In Feyenoord, veiled women can be seen everywhere, darting like a flash through the streets of the neighborhood. They avoid any sort of contact, even eye contact, especially with men. Feyenoord is the size of a city, and there are seventy nationalities coexisting there. It is an area that lives on subsidies and residential construction, and it is here that it is most obvious that Holland – with all of its rules against discrimination and all of its moral indignation – is a completely segregated society. Rotterdam is new, having been bombed twice by the Luftwaffe during the second world war. Like Amsterdam, it is below sea level, but unlike the capital it does not enjoy an image of reckless abandon. In Rotterdam, it is the Arab shops selling halal food that dominate the cityscape, not the neon lights of the prostitutes. Everywhere are casbah-cafes, travel agencies offering flights to Rabat and Casablanca, posters expressing solidarity with Hamas, or offering affordable Dutch language lessons.
It is the second-largest city in the country, a poor city, but also the economic engine with its huge port, the most important in Europe. Most of the population are immigrants, and the city has the tallest and most imposing mosque in Europe. Sixty percent of the foreigners who arrive in Holland come here to live. The most striking thing when one arrives in the city by train are the enormous and fascinating mosques framed by the vibrant green, luxuriant, wooded, watery countryside, like an alien presence compared to the rest. They call it "Eurabia." The Turkish Mevlana mosque is imposing. It has the tallest minarets in Europe, even higher than the stadium of the Feyenoord soccer team.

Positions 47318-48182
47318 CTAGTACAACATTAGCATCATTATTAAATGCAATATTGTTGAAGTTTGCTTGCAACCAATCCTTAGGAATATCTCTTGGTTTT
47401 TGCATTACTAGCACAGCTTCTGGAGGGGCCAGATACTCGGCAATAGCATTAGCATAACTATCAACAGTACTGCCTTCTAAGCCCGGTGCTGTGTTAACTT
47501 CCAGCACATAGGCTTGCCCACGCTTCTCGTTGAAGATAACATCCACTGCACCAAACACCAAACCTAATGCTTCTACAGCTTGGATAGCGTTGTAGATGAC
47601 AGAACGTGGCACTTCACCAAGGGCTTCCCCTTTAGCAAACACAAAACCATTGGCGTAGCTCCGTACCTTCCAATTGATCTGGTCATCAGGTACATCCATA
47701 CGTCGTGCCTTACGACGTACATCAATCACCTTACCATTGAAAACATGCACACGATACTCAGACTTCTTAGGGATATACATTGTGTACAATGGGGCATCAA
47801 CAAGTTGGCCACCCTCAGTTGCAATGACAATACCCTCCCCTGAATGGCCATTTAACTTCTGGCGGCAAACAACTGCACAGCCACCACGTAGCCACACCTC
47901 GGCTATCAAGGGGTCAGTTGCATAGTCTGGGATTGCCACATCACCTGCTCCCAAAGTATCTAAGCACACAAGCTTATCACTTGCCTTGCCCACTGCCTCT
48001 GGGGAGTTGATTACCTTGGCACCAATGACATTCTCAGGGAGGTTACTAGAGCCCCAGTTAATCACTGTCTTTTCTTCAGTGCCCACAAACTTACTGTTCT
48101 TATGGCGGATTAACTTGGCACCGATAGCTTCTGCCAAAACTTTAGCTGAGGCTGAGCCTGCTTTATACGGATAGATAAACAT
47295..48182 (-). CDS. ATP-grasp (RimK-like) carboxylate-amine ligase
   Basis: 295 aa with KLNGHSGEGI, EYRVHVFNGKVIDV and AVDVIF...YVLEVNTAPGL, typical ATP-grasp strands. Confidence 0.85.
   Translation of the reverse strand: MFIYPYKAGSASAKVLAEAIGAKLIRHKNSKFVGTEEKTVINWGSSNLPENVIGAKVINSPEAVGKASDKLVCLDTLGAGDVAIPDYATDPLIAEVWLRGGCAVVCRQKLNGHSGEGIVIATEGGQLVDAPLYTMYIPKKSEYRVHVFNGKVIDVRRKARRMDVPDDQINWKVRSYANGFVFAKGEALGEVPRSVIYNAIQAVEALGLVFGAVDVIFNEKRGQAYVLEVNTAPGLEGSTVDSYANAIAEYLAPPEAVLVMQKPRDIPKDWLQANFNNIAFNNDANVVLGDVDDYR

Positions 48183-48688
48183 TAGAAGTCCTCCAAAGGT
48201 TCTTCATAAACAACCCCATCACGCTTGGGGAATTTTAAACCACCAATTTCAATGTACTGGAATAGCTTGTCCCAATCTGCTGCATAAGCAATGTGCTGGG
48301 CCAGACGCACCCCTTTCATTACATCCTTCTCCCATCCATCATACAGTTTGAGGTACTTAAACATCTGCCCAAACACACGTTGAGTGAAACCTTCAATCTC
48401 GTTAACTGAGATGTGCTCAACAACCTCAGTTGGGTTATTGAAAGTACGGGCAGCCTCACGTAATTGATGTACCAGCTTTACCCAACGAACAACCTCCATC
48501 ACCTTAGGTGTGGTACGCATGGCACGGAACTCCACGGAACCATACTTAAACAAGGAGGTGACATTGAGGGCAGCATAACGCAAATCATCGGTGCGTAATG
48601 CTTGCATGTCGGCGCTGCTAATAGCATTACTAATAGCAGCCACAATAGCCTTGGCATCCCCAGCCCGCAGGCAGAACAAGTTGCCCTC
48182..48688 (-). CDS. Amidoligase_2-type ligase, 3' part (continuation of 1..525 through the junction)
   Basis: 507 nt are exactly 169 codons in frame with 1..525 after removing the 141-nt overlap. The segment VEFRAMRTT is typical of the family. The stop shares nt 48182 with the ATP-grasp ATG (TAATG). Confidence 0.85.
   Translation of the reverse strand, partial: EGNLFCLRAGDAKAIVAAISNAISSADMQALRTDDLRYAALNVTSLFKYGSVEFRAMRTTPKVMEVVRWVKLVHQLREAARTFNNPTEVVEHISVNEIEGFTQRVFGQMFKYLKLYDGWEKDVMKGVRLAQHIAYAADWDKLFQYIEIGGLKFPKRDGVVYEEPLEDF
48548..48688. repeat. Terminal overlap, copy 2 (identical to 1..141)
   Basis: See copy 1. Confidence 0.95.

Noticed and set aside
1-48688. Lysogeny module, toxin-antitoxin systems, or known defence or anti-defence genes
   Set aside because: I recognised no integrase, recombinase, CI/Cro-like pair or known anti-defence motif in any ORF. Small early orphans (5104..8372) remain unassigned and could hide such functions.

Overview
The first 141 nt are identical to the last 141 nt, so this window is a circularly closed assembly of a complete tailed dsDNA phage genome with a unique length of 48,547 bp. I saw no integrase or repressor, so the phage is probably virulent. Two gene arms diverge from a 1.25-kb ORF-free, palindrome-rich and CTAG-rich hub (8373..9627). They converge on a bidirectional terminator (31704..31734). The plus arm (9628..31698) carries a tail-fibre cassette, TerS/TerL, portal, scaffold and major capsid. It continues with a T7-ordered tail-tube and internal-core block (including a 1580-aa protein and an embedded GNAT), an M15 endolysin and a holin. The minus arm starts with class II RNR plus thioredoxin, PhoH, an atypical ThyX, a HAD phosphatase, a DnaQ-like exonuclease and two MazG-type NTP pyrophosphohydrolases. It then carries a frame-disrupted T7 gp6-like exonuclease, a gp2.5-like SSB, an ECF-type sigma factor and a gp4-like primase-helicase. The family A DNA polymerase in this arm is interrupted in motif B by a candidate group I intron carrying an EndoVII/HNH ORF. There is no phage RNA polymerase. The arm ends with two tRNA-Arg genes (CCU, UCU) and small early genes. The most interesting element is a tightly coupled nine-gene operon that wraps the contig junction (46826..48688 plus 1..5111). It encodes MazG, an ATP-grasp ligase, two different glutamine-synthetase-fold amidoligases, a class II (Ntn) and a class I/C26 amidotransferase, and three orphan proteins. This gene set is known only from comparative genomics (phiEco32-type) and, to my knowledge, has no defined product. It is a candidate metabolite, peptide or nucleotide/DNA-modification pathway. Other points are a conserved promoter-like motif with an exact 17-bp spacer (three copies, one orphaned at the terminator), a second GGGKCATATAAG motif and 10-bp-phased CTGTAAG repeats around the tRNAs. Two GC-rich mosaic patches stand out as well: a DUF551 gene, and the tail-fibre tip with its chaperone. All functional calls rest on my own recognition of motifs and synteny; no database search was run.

Many of the neighborhoods in Rotterdam are captive to the darkest, most violent form of Islamism. Pim Fortuyn's house stands out like a pearl in a sea of chador and niqab. It is at number 11 Burgerplein, behind the train station. Every now and then someone comes to put flowers in front of the home of the professor who was murdered in Amsterdam on May 6, 2002. Someone else leaves a card: "In Holland everything is tolerated, except for the truth." A millionaire named Chris Tummesen bought Pim Fortuyn's house so that it would remain intact. The evening before his murder Pim was nervous, and had said on television that a climate of demonization had been created against him and his ideas. And his fears came true, when he was shot in the head five times by Volkert van der Graaf, a militant of the animal rights left, scrawny, head shaved, eyes dark, dressed like an environmental purist in a handmade shirt, sandals, and goat's wool socks, a strict vegetarian, "a guy impatient to change the world," his friends say.
Not long ago in downtown Rotterdam, funerary photos of Geert Wilders were placed under a tree, with a candle to commemorate his upcoming death. Today Wilders is the most popular politician in the city. He is the heir of Fortuyn, the homosexual, Catholic, ex-Markist professor who had formed his own party to save the country from Islamization. At his funeral, only the absence of Queen Beatrice kept the farewell to the "divine Pim" from becoming a funeral fit for a king. Before his death they made a monster of him (one Dutch minister called him an "untermensch," an inferior man in Nazi parlance), afterward they idolized him. The prostitutes of Amsterdam left a wreath of flowers in his honor beneath the National Monument in Dam Square, a memorial to the victims of World War II....
There is a great deal more. Read it all.